History is full of famous dark paintings and dark artists. Famous dark artists such as Goya and Bosch produced terrifying works in their time. But, what is the dark art history and what is the dark art movement? Today, we will explore the dark art styles featured in artworks throughout the years.
Table of Contents
- 1 What Is Dark Art and the Dark Art Movement?
- 2 An Introduction to the Dark Art History
- 3 The Culture of Dark Art
- 4 Famous Dark Paintings
- 4.1 Triptych of Earthly Vanity and Divine Salvation (1485) by Hans Memling
- 4.2 Judith Beheading Holofernes (1599) by Caravaggio
- 4.3 The Nightmare (1781) by Henry Fuseli
- 4.4 Saturn Devouring His Son (1823) by Francisco Goya
- 4.5 Dante And Virgil (1850) by William-Adolphe Bouguereau
- 4.6 The Library (1881) by Félicien Rops
- 4.7 Skull With A Burning Cigarette (1886) by Vincent van Gogh
- 4.8 Death And Life (1915) by Gustav Klimt
- 4.9 The Face Of War (1940) by Salvador Dalí
- 5 Frequently Asked Questions
What Is Dark Art and the Dark Art Movement?
On the surface, it appears that defining dark Art should be pretty straightforward because those who claim to make it share numerous qualities as artists. However, it cannot be argued that all paintings of skulls can be classified as dark Art, and because ‘dark’ motifs have been present in artistic creations throughout the history of art, we must find some way to balance this with what is a relatively recent genre in art. Let us begin with some dark art history.
An Introduction to the Dark Art History
There is little question that motifs connected with dark art – death, monsters, decomposition, and actual darkness – have been present in artistic endeavors since prehistory. Some of our earliest traces of human artwork include representations of violent and slaughtered animals. Many early and indigenous civilizations’ religious beliefs featured terrifying forces of destruction that had to be held at bay, beings that represented predators, and spirits to be venerated and negotiated with. Some of these mythical and cultural art principles and imagery may be readily observed in contemporary art, yet claiming these universal elements as being part of the dark art movement seems arrogant.
Similarly, throughout recorded history, we are able to identify countless artworks and artists that appear to fall well within the genre of dark art.
Numerous Crucifixion images from the 15th and 16th centuries emphasized dreadful details and pain-wracked bodies, whilst Caravaggio appeared eager to incorporate darkness, gore, and personal misery into every work he was able to. In the centuries that followed, the Vanitas arose, contrasting riches and power with the transitory aspect of life and the inevitable nature of death, and the addition of skeletons became a common thing to study in art school. As we move into the modern and postmodern eras, we find famous dark artists like Bacon, Goya, Hirst, Bourgeois, and countless others creating artwork that would not appear inappropriate in a dark Art exhibition. It is certain, however, that these talented individuals would not have thought of themselves as belonging to the modern dark art movement we are currently discussing.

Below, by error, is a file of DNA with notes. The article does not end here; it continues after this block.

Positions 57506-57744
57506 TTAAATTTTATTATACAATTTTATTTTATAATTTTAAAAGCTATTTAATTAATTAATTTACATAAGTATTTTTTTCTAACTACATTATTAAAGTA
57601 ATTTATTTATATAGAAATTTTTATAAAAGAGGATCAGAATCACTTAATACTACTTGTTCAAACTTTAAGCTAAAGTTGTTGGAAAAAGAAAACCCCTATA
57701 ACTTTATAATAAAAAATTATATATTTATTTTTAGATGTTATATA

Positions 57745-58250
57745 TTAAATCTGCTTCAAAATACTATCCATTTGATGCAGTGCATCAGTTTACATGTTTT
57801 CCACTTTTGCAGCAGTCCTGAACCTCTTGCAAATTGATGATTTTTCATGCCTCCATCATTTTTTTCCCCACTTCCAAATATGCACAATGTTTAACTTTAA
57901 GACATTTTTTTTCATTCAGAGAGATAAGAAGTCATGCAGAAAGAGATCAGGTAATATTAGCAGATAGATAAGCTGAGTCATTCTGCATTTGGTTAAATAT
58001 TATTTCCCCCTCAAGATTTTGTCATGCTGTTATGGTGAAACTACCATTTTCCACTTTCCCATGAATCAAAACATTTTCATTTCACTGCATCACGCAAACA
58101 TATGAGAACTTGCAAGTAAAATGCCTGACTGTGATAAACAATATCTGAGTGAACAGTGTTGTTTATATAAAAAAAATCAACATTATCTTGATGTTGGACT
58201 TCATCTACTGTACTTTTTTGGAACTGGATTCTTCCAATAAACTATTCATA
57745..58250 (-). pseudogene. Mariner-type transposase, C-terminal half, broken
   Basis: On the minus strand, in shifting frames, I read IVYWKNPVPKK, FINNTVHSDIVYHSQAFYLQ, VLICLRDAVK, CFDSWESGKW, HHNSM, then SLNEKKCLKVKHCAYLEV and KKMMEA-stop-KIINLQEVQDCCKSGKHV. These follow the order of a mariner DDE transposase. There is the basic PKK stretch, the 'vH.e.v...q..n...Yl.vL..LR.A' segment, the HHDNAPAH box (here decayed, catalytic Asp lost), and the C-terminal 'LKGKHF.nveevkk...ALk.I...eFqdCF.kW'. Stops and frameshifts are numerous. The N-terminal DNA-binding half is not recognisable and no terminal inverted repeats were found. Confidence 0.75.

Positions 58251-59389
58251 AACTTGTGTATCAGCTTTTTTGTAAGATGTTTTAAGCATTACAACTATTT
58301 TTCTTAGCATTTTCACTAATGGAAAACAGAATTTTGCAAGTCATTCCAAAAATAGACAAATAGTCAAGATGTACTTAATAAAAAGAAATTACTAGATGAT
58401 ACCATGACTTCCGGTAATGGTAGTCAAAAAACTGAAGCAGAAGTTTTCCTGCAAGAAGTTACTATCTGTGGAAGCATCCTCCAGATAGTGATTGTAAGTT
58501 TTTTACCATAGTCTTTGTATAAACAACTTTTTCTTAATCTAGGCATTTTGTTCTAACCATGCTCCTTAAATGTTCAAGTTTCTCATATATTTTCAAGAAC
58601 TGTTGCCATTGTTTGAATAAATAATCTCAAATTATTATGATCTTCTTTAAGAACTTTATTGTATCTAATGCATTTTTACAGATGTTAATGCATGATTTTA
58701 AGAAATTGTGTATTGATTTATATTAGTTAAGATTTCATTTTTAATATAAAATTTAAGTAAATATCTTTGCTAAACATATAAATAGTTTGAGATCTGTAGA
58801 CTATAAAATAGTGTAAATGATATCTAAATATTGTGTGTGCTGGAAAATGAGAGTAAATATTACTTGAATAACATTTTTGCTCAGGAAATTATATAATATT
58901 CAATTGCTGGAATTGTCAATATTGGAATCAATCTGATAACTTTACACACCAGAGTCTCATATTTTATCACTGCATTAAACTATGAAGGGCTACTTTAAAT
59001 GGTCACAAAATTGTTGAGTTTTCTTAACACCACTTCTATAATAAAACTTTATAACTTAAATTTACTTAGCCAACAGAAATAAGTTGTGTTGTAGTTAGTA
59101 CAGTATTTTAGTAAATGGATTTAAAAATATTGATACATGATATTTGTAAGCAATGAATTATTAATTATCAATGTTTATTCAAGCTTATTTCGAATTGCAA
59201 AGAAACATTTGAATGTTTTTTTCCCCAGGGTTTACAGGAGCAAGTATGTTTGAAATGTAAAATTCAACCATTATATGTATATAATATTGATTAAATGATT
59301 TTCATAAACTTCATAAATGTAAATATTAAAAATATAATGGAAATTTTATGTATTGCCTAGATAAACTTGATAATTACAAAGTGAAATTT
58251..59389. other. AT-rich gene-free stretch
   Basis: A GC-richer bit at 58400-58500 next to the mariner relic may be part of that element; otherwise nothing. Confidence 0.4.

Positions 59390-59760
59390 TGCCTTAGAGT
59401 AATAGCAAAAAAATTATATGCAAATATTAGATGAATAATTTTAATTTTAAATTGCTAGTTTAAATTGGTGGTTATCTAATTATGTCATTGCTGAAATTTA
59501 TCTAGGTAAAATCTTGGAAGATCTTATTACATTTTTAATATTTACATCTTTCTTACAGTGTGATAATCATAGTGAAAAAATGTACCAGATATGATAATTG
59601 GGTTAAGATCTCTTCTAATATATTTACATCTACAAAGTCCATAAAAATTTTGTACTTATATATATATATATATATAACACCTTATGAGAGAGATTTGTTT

The Roots of the Dark Art Movement
So, if we can trace the origins of dark art throughout the history of art, where do we begin? There appears to be widespread consensus that, although not expressly part of dark art, Giger and Bekinski are its pioneers. Given that both of these artists rose to fame in the 1960s and 1970s, we need to consider other cultural shifts occurring in the West at the same time. The fast rise of countercultures during this time period was founded on challenging authority and witnessed collective cultural fears, most easily detected through examining the output of horror films, the move from horrors of mad science to anxieties focused on society itself. As the monster evolved into an invading force from within, depictions of cults, possession, serial murderers, and zombies began to proliferate. Along with this shift in societal fear comes a new attitude towards sensationalism, as the media portrays more lenient sexual views and reported increases in violent crime.
Disciplining Scene (1808) by Francisco Goya; Attributed to Francisco Goya, Public domain, via Wikimedia Commons
New technology in the visual effects pushed the threshold of terrifying viewers, and we would be negligent if we overlooked Savini’s work and the war in Vietnam. We are mentioning the impact of cinema, particularly horror films, for three reasons. First, there appears to be a considerable influence of horror films on modern dark art artists. Second, there is a lot of crossover between individuals who work in the visual effects sector and those who make dark art. The third reason is the film, Alien. If we assume that Giger’s creations are at least dark art-related, Alien is the most prevalent point of connection between dark art and Western culture. The xenomorph’s design, as well as the body-horror of the chest-burster and face-hugger aliens, have become so entrenched in popular culture that they are mentioned in novels, television shows, and even children’s cartoons, with the presumption that the adult audience would understand the references.